A woman in her 50s with a medical history of hypertension, hypothyroidism, and dyslipidemia presented to the emergency department with 15-minute episode of severe rest angina on a background of a 3-month history of self-limited exertional dyspnea and typical chest discomfort associated with diaphoresis and nausea. She had no chest pain on assessment, and her initial vital signs revealed a heart rate of 56 bpm, blood pressure of 145/96 mm Hg (similar in both arms), and normal respiratory rate. Her precordial examination findings were noncontributory, with no extra heart sounds or murmurs. Complete blood cell count, serum chemical analysis, and serial troponin levels were normal, and her initial electrocardiogram (ECG) in the emergency department was unremarkable. She was admitted to the cardiology service and treated for unstable angina. Twenty-four hours into her admission, she had a recurrence of her chest discomfort with acute loss of consciousness and no palpable pulse. Her ECG on the telemetry is shown in the Figure.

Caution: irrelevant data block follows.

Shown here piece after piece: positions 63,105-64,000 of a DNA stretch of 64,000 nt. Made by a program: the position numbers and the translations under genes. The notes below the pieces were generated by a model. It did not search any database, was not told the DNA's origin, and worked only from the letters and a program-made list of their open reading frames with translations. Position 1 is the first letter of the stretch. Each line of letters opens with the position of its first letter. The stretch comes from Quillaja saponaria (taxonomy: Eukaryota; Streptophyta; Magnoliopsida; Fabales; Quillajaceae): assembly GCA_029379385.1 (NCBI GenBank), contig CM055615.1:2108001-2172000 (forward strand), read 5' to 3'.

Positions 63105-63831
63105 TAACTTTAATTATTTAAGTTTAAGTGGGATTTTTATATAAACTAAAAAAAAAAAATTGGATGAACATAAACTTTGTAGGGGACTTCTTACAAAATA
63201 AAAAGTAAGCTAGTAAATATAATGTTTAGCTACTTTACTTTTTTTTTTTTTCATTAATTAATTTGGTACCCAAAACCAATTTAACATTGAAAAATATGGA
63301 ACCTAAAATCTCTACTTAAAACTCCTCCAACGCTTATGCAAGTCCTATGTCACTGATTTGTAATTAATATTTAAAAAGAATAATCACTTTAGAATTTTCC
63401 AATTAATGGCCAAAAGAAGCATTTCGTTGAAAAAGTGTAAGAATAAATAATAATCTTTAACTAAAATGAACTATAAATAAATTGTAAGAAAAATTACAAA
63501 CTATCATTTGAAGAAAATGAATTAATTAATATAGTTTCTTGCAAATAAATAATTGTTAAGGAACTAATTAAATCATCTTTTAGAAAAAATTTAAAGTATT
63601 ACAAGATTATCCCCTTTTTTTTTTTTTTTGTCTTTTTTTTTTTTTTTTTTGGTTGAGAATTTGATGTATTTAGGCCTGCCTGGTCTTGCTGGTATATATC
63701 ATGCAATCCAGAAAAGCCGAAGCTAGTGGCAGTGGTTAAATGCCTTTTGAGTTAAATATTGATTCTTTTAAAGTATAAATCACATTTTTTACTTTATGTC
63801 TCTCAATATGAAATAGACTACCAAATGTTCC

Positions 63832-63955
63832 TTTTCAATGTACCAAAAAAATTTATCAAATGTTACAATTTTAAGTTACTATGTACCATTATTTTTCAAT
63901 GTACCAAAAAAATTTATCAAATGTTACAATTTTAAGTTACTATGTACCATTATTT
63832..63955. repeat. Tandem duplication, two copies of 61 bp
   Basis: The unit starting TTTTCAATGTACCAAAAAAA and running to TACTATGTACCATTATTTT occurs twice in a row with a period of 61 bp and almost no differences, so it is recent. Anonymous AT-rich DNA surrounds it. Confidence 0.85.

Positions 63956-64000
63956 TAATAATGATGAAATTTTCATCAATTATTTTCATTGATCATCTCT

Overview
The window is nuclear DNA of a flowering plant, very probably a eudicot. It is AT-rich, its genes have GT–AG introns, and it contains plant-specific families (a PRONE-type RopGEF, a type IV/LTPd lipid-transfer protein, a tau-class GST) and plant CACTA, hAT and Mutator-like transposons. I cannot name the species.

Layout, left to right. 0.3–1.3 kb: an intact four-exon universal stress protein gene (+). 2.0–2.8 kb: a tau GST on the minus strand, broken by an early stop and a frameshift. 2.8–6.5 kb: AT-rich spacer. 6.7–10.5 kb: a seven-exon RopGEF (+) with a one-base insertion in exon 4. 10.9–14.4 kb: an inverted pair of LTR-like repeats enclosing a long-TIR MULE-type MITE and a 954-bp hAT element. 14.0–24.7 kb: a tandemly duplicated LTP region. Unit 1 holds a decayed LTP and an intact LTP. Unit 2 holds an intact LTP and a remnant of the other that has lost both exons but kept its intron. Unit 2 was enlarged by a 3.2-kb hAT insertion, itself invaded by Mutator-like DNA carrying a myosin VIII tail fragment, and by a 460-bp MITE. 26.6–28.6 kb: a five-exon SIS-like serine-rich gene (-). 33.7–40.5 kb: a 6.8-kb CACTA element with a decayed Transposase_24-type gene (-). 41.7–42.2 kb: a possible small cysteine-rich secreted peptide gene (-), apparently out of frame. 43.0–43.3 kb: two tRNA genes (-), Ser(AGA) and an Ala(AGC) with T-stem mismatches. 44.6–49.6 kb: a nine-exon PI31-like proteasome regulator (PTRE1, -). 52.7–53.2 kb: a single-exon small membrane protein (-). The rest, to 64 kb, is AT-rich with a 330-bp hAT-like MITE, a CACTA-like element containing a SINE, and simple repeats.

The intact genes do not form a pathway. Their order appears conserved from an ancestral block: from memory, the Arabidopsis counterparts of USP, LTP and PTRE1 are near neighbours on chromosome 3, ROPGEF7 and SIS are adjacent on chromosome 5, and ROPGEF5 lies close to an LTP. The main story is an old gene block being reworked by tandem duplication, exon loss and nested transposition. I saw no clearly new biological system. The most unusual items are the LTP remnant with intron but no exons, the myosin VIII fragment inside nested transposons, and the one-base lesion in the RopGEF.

Chiu MH. A Case of Chest Pain and Transient Cardiac Arrest. JAMA Intern Med. 2017;177(12):1845–1846. doi:10.1001/jamainternmed.2017.5853
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